This project examines the digital and spatial responses to the 22 May 2017 Manchester bombing and their overlaps. It aims to understand the affective practices of community building and commemoration that followed this terrorist attack and its political impact, whilst situating it in relation to the multiple political crises facing Europe.
In analysing practices of commemoration and affective communities on social media and in public space during the bombing’s aftermath and first anniversary, the project seeks to develop a methodological approach that can account for digital sites alongside the more traditional political sites of the square and the street. This will generate insights on how practices of commemoration and understandings of being together are changing in the digital era and what can be learned politically from these digital materials in combination with spatial and discursive analyses.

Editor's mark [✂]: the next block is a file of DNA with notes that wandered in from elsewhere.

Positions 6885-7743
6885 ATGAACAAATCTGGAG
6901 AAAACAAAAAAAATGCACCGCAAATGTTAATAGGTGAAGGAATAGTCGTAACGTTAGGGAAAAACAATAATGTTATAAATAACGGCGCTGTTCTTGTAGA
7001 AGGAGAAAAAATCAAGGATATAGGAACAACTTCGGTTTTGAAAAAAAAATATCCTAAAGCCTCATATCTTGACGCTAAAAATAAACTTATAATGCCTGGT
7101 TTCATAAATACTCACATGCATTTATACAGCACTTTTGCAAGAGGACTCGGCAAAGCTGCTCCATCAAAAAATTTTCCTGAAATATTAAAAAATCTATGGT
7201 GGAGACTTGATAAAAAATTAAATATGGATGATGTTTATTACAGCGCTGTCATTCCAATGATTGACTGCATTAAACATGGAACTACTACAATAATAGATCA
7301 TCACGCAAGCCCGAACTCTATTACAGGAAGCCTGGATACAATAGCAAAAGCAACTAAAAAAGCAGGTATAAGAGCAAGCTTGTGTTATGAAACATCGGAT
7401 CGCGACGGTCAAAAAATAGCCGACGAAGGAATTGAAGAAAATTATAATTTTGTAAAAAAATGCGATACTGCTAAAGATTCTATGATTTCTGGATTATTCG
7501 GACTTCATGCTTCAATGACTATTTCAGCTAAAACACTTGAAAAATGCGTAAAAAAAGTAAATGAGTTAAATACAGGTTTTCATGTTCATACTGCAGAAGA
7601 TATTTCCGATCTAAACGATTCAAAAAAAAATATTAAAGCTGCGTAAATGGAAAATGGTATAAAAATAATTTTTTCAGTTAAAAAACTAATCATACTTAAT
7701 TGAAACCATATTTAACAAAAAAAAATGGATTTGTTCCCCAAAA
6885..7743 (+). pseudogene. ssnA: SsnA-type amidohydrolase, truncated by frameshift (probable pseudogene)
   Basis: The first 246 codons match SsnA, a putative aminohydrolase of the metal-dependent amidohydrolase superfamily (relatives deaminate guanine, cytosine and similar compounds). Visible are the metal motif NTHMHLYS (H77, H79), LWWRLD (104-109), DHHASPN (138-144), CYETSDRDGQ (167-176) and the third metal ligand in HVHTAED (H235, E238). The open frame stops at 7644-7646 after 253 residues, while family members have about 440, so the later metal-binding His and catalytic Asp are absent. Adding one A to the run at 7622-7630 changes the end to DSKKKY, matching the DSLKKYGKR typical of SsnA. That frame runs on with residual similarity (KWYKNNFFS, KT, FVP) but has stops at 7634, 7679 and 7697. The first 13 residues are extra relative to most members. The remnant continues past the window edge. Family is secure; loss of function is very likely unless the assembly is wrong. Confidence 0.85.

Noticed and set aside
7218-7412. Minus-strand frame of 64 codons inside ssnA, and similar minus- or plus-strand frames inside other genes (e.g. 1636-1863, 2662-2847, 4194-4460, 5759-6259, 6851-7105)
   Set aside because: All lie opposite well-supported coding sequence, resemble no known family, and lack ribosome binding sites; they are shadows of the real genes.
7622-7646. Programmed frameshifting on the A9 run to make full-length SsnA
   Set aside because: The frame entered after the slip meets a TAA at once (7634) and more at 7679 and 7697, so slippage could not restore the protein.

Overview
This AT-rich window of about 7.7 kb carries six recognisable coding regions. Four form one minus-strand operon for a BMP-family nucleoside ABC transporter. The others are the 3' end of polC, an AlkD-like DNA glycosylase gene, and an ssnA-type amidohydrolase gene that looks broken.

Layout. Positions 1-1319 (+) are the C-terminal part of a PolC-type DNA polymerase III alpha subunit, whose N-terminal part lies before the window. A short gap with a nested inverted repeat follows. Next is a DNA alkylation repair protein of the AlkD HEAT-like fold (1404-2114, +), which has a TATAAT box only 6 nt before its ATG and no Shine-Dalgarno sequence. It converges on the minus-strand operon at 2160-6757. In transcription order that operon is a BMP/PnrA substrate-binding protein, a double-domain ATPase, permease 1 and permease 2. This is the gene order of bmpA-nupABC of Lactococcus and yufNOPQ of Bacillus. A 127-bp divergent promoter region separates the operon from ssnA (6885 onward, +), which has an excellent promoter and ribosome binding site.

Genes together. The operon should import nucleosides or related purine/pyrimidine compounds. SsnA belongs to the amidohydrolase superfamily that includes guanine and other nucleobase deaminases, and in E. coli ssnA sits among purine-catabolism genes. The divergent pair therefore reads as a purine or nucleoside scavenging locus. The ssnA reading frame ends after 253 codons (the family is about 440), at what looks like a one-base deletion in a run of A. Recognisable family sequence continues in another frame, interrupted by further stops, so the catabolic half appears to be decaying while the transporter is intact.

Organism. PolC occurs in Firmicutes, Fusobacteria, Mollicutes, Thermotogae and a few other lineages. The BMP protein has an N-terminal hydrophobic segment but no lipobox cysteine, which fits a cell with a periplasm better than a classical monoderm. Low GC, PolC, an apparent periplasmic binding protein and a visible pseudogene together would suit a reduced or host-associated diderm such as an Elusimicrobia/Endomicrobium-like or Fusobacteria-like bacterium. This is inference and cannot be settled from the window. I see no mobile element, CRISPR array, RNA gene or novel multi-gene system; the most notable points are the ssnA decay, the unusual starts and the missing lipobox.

The project is funded by CHERISH-DE at Swansea University. It also establishes a working relationship between the Digital Social Research Unit at Umeå University in Sweden (DIGSUM); the Digital Ethnography Research Centre at RMIT University, Melbourne, Australia; the Critical Global Politics research cluster at Manchester University, and the Migration-Boundaries-Identities and Social Theory and Urban Space research groups at Swansea University Geography Department.
The project team includes Martin Coward (Manchester University), Shanti Sumartojo (RMIT University), Samuel Merrill (Umeå University), Angharad Closs Stephens (Swansea University) and Anna Pigott (Swansea University) and draws together academics working in four different disciplines - Geography, Sociology, Media Studies and International Relations. The team includes expertise in critical approaches to security studies (Coward), the sociology of social media (Merrill), commemoration and digital ethnographies (Sumartojo) and cultural and political geographies (Closs Stephens – principal investigator).